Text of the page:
• Participation in local events – Visits to care homes, sporting activities and community events
  • Educational visits


Impact - this is what the children have learnt - the knowledge and skills developed in Oracy


The quality of teaching and learning across the school will improve as a result of the whole-school drive on Oracy and a Challenge Curriculum. Whole-school quality assurance learning walks will show the teaching of ambitious, meaningful and transferable vocabulary language, displayed on the wall as sticky words. The students will become familiar with these new words and use them appropriately.


The teachers in the school have adopted an oracy base theme in their classrooms and feel confident teaching oracy techniques due to training and this has had a positive impact on the quality of teaching & learning. The development of teachers and students oral skills allows teachers to be skilled at using questioning to give students confidence to talk in class and so build their understanding.


Oracy based experiences highlighted in the implementation will have a positive impact on students confidence in speaking. Having being given the opportunities to talk throughout their curriculum and taught oracy strategies across the school, students have not only been given the potential to improve student academic outcomes, but it enables students to develop the social and emotional skills needed to become active citizens and effective communicators.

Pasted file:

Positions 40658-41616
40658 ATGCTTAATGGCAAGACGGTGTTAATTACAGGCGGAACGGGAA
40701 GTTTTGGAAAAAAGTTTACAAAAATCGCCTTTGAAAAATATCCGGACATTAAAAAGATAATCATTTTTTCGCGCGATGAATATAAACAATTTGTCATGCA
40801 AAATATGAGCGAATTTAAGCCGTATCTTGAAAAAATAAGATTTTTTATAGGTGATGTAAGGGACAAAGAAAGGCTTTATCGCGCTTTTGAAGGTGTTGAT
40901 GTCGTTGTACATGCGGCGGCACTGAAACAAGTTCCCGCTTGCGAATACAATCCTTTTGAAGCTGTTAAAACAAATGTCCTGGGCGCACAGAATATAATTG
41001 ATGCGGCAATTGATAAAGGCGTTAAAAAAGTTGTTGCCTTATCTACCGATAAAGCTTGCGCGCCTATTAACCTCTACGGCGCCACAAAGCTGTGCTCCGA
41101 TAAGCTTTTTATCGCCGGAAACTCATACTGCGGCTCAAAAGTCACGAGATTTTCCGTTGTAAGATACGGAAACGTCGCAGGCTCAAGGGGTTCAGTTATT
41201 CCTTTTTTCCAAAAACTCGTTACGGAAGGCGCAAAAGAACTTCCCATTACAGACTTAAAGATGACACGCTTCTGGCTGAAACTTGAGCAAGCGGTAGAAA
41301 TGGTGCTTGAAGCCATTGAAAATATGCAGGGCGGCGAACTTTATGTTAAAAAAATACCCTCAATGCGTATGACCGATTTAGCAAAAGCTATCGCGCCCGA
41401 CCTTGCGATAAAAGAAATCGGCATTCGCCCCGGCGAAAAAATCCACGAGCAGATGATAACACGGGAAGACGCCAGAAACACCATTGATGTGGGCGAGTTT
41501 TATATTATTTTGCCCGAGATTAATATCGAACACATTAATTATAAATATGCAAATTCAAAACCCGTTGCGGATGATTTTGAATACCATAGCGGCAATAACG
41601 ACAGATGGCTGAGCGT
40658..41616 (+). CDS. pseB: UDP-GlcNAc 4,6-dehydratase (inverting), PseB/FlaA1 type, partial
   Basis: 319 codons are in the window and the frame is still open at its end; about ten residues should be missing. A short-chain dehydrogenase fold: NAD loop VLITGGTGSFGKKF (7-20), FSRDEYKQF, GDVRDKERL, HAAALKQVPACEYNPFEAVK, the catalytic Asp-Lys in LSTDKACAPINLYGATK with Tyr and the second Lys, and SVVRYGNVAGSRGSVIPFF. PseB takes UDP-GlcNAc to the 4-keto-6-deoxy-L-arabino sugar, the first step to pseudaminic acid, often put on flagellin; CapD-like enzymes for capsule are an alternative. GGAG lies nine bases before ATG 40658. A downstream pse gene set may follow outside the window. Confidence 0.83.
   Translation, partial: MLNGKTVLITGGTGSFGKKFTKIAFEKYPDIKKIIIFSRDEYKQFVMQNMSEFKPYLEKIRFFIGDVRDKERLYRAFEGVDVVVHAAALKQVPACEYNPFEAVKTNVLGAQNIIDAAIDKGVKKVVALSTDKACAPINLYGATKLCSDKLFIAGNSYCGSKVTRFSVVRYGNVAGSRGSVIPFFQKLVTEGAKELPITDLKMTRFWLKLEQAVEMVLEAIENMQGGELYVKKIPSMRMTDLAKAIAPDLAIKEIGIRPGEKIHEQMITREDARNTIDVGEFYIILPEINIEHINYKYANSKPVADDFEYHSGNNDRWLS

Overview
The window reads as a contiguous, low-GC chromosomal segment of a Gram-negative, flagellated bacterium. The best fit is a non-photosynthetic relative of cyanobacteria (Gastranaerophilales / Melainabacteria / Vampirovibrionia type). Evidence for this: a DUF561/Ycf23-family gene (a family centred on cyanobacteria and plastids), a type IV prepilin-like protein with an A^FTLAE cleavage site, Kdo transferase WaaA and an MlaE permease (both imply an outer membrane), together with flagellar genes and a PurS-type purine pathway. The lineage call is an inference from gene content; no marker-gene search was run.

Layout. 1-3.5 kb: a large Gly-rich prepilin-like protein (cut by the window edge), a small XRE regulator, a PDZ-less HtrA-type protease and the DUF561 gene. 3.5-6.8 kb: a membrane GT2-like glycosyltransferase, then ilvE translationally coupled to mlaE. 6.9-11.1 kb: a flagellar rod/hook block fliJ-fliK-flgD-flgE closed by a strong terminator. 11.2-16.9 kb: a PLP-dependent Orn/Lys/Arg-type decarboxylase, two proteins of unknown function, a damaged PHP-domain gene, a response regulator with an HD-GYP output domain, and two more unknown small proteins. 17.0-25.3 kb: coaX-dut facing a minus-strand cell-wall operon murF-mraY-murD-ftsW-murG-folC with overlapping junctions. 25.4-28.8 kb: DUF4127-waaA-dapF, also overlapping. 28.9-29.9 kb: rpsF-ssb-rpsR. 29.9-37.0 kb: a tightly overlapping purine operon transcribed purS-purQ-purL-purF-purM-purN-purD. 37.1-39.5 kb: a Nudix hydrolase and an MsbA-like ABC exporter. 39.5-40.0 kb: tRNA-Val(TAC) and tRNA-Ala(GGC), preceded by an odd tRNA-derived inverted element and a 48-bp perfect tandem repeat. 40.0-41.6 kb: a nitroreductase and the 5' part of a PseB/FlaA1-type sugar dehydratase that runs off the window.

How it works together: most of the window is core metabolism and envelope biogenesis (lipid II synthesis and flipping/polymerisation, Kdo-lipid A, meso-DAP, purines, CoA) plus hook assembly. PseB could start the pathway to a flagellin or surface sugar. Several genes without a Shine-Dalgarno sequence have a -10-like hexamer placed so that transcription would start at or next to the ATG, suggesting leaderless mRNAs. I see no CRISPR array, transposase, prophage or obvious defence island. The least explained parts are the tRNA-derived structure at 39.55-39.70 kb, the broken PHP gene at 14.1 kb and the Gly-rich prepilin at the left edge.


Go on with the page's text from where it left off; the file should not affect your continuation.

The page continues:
The impact on student outcomes will improve EYFS GLD. There will be pleasing progress made by all students in all areas of the curriculum, for the rest of the school. Students will achieve improved results in Year 2 and 6 SATS.


The impact of Oracy will be evidenced through the monitoring of attainment and progress of all children by class teachers. Oracy skills will be assessed using the Oracy skills ladders. Each year group has Oracy objectives which build on the preceding years study to ensure progression in this area as children move through the school.


The Oracy Lead, SLT, Head teacher and link Governor will be responsible for monitoring the impact of Oracy and standards of spoken language across the school, through work scrutiny, planning scrutiny, learning walks and lesson observations and any other relevant monitoring activities. It is every class teacher’s responsibility to ensure Oracy strategies are used effectively in every day teaching.